Glory Basin & Kaslo Lake

Enjoy a premier, scenic day hike or backpack into heart of lake-studded glorious high country of Kokanee Glacier Provincial Park in British Columbia's Selkirk Mountains. Scramble to the 8,700 ft Keyhole for an up-close view of Kokanee Glacier and sweeping views of the Selkirk Mountains. Enjoy seasonal colors of abundant wildflowers, alpine larch, and occasional wildlife sightings including bears.

Getting There

From Canada Highway 3A, 12 miles northeast of Nelson, turn north into Kokanee Glacier Provincial Park and drive up Kokanee Creek for 10 miles to the Gibson Lake Trailhead (5,040 ft). Higher clearance or 4x4 vehicles may be recommended, especially early summer months. 


High clearance vehicle recommended. As the road could become rough and deteriorates before the trailhead, consider parking vehicles in a pullout or wide area along roadside. For overnight parking at or near trailhead, be sure to do precautionary chicken wire wrap including anchoring with sticks, lumber, and rocks around  the vehicle's base (ground to lower exterior coverage) to prevent damage to hoses, tires, brake linings, and the under carriage from gnawing of small mammals. 

On the Trail

Hike 4.7 miles from the Gibson Lake Trailhead to Kaslo Lake (6,470 feet) passing Kokanee and Garland Lakes. There are first-come, first-served  campsites, outhouse, metal food cache, and wastewater drain at the south end of Kaslo lake, and the ACC (Alpine Club of Canada) Kokanee Glacier Cabin which requires reservations is at the north end of the lake. The cabin has 20 bunks, a fully-equipped kitchen, electricity, water, and showers. Hike 5.7 miles with 1,300 feet of elevation gain from  Kaslo Lake to Glory Basin (7,870 ft) via Enterprise Pass.

Consider a side trip to Keyhole (8,700 feet)  for a view of the Kokanee Glacier. It is reached typically mid-summer to late summer depending on current ice/snow conditions via rough, steep unsigned trail starting at 6,500 ft ~4 miles from the Gibson Lake Trailhead. Turn right off of the Kokanee Lake Trail and follow unsigned trail as far as comfortable. The ascent continues on an increasingly faint boot path with a few helpful cairns. It requires some scrambling including negotiating a few difficult boulders on final steep pitch to Keyhole.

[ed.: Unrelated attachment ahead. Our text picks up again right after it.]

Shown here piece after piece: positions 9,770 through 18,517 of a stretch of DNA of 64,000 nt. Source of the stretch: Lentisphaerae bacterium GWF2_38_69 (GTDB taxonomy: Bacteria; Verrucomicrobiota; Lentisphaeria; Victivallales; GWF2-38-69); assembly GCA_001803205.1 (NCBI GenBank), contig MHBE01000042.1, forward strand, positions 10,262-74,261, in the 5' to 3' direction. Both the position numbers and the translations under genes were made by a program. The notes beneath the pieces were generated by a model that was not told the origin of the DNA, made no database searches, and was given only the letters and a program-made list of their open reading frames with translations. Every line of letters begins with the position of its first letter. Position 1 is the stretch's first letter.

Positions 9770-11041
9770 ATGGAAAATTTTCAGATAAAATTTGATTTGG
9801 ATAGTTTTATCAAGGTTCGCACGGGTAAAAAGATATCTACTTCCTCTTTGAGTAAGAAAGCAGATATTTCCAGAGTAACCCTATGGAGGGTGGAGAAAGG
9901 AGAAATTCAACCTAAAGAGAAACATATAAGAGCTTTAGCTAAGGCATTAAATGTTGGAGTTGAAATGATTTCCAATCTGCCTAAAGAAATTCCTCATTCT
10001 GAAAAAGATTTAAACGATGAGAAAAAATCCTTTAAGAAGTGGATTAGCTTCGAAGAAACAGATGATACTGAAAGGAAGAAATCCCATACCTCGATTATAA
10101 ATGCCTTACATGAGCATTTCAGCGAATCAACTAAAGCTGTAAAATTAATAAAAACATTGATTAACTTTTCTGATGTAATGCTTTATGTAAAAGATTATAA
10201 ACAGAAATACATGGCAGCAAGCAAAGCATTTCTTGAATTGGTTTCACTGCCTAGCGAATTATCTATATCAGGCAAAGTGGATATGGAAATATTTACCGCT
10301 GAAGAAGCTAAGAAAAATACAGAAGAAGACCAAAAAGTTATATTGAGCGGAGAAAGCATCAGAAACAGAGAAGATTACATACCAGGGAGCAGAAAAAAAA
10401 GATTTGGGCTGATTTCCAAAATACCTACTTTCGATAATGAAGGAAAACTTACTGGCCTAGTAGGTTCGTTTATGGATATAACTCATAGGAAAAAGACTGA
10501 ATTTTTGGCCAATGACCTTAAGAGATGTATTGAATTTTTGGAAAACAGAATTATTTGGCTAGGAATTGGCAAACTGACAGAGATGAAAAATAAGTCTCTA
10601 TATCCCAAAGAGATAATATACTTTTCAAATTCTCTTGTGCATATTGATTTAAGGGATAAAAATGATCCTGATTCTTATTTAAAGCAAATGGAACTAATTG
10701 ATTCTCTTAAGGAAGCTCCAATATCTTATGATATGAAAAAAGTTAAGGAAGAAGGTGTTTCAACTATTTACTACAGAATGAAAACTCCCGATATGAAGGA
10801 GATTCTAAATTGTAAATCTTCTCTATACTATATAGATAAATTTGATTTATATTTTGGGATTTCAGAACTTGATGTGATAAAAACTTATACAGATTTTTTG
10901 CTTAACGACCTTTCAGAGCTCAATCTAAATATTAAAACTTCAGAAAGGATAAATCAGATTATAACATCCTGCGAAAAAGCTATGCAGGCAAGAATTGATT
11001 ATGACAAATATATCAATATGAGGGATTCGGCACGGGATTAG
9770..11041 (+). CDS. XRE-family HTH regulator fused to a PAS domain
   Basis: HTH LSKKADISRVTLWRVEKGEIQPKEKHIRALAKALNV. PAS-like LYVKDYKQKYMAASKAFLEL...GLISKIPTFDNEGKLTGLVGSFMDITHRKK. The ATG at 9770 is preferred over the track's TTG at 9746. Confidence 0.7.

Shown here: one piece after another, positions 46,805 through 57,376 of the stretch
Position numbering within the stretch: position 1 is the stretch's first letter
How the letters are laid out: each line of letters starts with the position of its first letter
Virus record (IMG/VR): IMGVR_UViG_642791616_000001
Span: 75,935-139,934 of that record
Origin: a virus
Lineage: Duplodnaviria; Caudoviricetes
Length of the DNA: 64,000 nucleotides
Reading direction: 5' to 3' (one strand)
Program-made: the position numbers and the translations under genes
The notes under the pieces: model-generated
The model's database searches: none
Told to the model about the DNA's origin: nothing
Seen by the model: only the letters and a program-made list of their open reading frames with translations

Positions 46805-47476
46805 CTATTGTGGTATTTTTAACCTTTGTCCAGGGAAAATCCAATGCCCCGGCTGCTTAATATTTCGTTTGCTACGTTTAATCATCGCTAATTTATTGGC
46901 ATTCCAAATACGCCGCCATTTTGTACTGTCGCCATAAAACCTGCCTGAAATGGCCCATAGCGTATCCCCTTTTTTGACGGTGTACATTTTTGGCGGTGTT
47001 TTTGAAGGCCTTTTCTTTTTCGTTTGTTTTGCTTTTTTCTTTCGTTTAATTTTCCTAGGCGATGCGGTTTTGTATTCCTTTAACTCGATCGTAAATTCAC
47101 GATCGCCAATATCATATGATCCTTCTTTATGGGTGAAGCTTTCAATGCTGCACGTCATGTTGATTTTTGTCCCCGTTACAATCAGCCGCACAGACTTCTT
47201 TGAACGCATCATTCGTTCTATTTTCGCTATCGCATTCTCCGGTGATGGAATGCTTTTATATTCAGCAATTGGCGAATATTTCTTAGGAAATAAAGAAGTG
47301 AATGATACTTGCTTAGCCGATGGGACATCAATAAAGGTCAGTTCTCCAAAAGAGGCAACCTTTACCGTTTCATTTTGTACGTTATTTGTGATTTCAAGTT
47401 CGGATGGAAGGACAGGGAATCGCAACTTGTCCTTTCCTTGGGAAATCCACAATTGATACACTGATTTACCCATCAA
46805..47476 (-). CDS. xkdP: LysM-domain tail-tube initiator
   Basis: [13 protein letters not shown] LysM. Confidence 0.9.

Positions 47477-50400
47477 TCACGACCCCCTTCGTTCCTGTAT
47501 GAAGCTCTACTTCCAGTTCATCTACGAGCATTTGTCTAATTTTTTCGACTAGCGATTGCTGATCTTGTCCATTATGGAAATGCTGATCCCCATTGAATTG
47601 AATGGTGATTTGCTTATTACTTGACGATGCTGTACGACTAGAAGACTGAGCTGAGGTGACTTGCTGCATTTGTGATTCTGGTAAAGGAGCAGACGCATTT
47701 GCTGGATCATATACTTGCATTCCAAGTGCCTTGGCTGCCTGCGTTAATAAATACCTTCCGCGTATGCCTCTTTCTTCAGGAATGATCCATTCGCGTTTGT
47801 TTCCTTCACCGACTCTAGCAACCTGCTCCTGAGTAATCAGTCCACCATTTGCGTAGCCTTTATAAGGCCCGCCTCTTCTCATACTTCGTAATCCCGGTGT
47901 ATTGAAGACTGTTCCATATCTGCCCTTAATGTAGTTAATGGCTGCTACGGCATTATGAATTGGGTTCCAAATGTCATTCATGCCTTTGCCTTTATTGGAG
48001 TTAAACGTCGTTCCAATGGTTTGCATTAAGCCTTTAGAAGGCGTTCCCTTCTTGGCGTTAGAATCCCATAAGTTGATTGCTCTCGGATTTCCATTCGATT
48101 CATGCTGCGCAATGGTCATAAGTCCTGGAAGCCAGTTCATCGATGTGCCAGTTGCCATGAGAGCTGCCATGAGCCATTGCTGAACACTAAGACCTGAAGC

• Bear safe travel and camping precautions are necessary while visiting amid the park's backcountry populated with grizzly bears during summer and early fall hiking andbackpacking season, especially during mid-late summer berry season. Bear spray is recommended.
  • Guidebook: Don't Waste Your Time in the West Kootenays: An Opinionated Hiking Guide by Kathy and Craig Copeland (Wilderness Press, 2000).
  • Guidebook: Where Locals Hike in the West Kootenay - the Premier Trails in Southeast B.C. near Kaslo and Nelson, 2nd ed. by Kathy and Craig Copeland (, 2005, updated  2007).
  • Learn more about the Kokanee Glacier Provincial Park and the Kokanee Glacier Cabin in The Spokesman Review and on

  • Suitable Activities: Backpacking, Day Hiking, Scrambling
  • Seasons: July, August, September, October
  • Weather: View weather forecast
  • Difficulty: Moderate/Strenuous
  • Length: 21.0 mi
  • Elevation Gain: 2,830 ft
  • 7,870 ft
  • Land Manager: Kokanee Glacier Provincial Park
  • Parking Permit Required: None
  • Recommended Party Size: 6
  • Maximum Party Size: 12
  • Maximum Route/Place Capacity: 12
  • CNTS Kokanee Peak 82F/11
  • CNTS Slocan 82F/14
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